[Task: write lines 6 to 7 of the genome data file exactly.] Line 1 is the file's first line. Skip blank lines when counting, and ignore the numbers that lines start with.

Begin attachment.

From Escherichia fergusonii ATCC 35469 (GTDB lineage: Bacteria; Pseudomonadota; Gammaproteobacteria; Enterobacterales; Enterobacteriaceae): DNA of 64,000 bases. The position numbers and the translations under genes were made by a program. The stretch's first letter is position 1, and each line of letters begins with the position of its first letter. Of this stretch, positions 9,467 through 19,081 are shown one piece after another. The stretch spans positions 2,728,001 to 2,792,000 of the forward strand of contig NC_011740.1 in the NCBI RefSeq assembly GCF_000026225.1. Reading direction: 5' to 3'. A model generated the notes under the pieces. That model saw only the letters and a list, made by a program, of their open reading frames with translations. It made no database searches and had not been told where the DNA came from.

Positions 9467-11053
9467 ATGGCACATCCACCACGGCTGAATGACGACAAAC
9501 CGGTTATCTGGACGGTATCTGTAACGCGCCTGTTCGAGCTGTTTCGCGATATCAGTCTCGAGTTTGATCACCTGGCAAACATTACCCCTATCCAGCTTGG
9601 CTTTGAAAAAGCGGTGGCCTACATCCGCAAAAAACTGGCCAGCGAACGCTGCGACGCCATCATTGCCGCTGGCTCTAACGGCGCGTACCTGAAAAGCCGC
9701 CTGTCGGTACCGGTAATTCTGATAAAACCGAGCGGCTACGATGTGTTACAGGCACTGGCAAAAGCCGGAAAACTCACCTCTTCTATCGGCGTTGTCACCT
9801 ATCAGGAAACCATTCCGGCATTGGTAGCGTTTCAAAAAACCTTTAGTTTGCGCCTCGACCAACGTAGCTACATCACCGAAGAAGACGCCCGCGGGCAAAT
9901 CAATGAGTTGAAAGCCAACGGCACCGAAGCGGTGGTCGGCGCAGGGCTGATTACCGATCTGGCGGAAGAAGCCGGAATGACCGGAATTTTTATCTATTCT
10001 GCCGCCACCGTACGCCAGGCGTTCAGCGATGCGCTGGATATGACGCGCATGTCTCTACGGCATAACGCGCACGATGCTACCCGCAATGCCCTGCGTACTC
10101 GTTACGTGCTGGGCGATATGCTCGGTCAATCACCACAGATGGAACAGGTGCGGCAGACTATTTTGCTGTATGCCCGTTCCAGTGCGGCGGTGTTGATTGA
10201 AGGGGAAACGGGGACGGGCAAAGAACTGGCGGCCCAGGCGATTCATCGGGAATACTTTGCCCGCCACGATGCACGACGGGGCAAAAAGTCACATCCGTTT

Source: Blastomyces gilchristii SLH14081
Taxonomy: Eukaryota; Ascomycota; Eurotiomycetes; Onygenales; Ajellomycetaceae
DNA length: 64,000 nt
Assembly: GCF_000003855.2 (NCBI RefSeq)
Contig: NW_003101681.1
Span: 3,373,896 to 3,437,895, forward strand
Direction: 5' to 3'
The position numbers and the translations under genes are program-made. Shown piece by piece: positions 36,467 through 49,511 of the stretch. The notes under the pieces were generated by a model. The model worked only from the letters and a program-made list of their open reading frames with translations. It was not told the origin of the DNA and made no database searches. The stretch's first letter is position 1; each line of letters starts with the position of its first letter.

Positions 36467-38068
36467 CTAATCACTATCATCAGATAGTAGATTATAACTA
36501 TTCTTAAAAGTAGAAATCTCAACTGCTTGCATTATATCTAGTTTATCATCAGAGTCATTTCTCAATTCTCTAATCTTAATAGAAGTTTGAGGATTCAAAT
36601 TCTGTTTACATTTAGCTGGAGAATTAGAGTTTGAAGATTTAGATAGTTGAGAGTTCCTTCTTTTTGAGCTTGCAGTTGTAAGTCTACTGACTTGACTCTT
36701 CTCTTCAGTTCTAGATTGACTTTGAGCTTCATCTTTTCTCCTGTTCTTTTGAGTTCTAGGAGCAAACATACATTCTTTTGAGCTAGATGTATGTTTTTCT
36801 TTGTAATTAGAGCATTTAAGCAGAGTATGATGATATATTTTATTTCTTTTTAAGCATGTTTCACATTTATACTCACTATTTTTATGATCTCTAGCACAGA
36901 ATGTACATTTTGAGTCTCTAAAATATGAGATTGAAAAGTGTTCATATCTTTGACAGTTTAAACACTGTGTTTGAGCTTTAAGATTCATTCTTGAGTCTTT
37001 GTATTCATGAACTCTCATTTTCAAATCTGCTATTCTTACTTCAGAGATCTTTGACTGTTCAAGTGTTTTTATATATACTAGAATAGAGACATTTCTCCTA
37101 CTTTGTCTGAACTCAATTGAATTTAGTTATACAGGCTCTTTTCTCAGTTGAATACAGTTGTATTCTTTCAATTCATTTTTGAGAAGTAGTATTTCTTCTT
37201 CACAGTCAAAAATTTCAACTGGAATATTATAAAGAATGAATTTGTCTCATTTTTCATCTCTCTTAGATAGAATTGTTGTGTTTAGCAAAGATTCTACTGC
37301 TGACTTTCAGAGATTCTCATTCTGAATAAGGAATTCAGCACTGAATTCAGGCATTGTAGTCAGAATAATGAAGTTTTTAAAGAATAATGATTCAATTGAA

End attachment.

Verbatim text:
9701 CTGTCGGTACCGGTAATTCTGATAAAACCGAGCGGCTACGATGTGTTACAGGCACTGGCAAAAGCCGGAAAACTCACCTCTTCTATCGGCGTTGTCACCT
9801 ATCAGGAAACCATTCCGGCATTGGTAGCGTTTCAAAAAACCTTTAGTTTGCGCCTCGACCAACGTAGCTACATCACCGAAGAAGACGCCCGCGGGCAAAT